Other researchers that have tried to challenge the Clovis and Folsom barrier [nothing human in the New World before 13,500 years ago] have been similarly challenged. Professor of Anthropology E. James Dixon suggested in 1993 that perhaps human migration to the Americas was via crossing the Pacific by boat20|; he had done hemoglobin analysis from spear points and found dates that pre-dated the perilous 13,000 year academic knife blade. He was challenged to drop the issue21|.

Along the Savannah River in Allendale County, South Carolina, is an archaeological site called Topper. The site came to public view in 1998 when they claimed that evidence pointed to the fact that ancient humans were present 16,000 or more years ago, some two to three thousand years earlier than previously allowed by textbooks [the Clovis barrier]. Reportedly the primary excavation has gone down to the 50,000 BCE level22|. Albert Goodyear of the University of South Carolina in 2004 claimed to have carbonized plant material [essentially charcoal] radiocarbon dated to around 50,000 years ago, or approximately 37,000 years before the Clovis people barrier. Goodyear had dug 4 meters deeper than the Clovis artifacts also found at the site. Critics say the charcoal is due to natural burning long before human habitation.

An anthropomorphically-shaped scraper-pick has an 'eye' engraved into the surface, reportedly found in the 50,000 year old strata.

One might ask, 'Will we ever know the facts about human transmigration to the New World and how it came about?'

Fossil evidence tells us that dinosaurs became extinct 65 million years ago; so the experts tell us23|. In 2005 Mary Higby Schweitzer and a team of paleontologists published their finding of soft tissue from the femur bone of a T. rex dinosaur24|. Obviously soft tissue would be unlikely to survive fossilization over 65 million years. The peer group attacks on this claim are well documented25|.

In 2008 creationist Carl Baugh announced that he was in the possession of a "pristine" human footprint overlapped by a theropod dinosaur track in Cretaceous rock. The site is located at [or near] the Dinosaur Valley State Park, Glen Rose, Texas. The claim has fallen into severe disrepute26|.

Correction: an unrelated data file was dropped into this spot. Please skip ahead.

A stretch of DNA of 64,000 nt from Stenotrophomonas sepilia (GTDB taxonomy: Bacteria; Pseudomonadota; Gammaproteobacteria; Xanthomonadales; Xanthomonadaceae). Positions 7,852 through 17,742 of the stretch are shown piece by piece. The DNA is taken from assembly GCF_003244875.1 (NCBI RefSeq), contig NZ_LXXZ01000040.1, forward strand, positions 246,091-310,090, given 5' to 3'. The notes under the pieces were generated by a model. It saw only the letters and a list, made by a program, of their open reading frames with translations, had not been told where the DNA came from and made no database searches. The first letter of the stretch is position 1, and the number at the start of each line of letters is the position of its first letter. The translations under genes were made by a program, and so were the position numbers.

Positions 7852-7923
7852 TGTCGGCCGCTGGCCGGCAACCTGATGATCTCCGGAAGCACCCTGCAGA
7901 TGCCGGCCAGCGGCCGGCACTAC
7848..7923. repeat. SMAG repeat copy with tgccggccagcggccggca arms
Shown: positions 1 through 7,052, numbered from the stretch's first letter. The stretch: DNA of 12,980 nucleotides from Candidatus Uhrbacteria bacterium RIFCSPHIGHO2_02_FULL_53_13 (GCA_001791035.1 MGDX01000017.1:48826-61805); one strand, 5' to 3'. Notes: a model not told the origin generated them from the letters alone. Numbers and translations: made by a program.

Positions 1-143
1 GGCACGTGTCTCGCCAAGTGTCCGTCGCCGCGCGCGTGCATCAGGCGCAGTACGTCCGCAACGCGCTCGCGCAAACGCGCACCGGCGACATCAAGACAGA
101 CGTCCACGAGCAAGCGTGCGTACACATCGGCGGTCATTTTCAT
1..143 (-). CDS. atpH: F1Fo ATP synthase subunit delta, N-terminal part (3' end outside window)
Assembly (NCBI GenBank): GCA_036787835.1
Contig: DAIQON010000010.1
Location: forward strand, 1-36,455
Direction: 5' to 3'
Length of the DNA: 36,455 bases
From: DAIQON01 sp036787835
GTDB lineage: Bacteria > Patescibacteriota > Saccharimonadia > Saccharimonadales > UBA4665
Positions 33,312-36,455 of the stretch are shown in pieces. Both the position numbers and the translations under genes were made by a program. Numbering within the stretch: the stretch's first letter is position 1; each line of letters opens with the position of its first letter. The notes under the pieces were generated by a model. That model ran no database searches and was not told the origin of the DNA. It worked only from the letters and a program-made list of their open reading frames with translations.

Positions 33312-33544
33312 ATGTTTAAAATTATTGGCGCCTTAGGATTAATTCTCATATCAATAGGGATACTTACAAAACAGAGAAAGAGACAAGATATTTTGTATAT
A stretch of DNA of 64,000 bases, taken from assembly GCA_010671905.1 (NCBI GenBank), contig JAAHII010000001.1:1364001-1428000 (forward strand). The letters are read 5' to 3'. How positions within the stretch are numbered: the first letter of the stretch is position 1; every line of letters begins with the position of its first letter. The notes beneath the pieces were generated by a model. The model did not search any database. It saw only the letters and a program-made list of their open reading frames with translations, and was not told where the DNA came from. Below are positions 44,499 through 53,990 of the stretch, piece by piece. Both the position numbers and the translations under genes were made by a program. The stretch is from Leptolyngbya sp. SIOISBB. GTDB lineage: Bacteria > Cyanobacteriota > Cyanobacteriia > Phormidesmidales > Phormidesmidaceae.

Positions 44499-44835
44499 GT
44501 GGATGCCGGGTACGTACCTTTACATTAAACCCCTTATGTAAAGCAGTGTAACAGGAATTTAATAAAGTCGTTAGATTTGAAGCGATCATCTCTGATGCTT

In 1966 an Ica, Peru physician, Javier Cabrera, was given a stone with the image engraved of what he took to be an extinct fish. Cabrera further acquired a number of similar stones from two brothers who also collected pre-Inca artifacts. Later he claims a farmer named Basilio Uschuya sold him thousands more engraved stones27|. His collection rose to about 11,000 stones by the mid-1970's. The stones are andesite and are sized from pebbles to boulders. They are shallowly engraved with a variety of images, including men fighting dinosaurs, long extinct animals, astronomers and surgeons with complex instruments, and maps of stars and land masses.
Dinosaur on an Ica Stone

An Ica Stone image showing a
dinosaur handling a human

The farmer, Uschuya, later claimed that he had forged the stones. Even later still he claimed he had said that he forged the stones because he feared arrest for dealing in archaeological artifacts. Local artisans have duplicated the genre to sell to tourists28|.

Obviously there is credible evidence of early human occupation in the New World, and just as obviously there is enough controversy to encourage tricksters and con-men - on both sides.

If dinosaurs did indeed survive into the Neolithic, it may be impossible to prove it conclusively. In the first scission we examined the idea that scientific instrumentation could have built in biases. Carbon-14 dating presents a good example at this point. The process presents a radiometric dating method that uses the amount of the naturally occurring radioisotope carbon-14 to estimate the age of carbon-bearing [essentially organic] materials up to about 58,000 to 62,000 years.

In the process of photosynthesis plants incorporate some carbon-14 isotopes at current environmental levels. Over time a fraction of this organic material declines at a fixed exponential rate due to the radioactive decay29|.

English scientist Christopher Busby30| has pointed out that carbon-14 is formed through organic interaction with cosmic rays, which is in turn affected by variations in the Earth's magnetosphere. To propose a 'fixed exponential rate' one must presume that cosmic radiation is virtually unchanging. He points out that even Willard Libby, credited with the discovery of carbon-14 dating [although Libby further credits a suggestion by Enrico Fermi], never claimed that carbon-14 constituted a constant.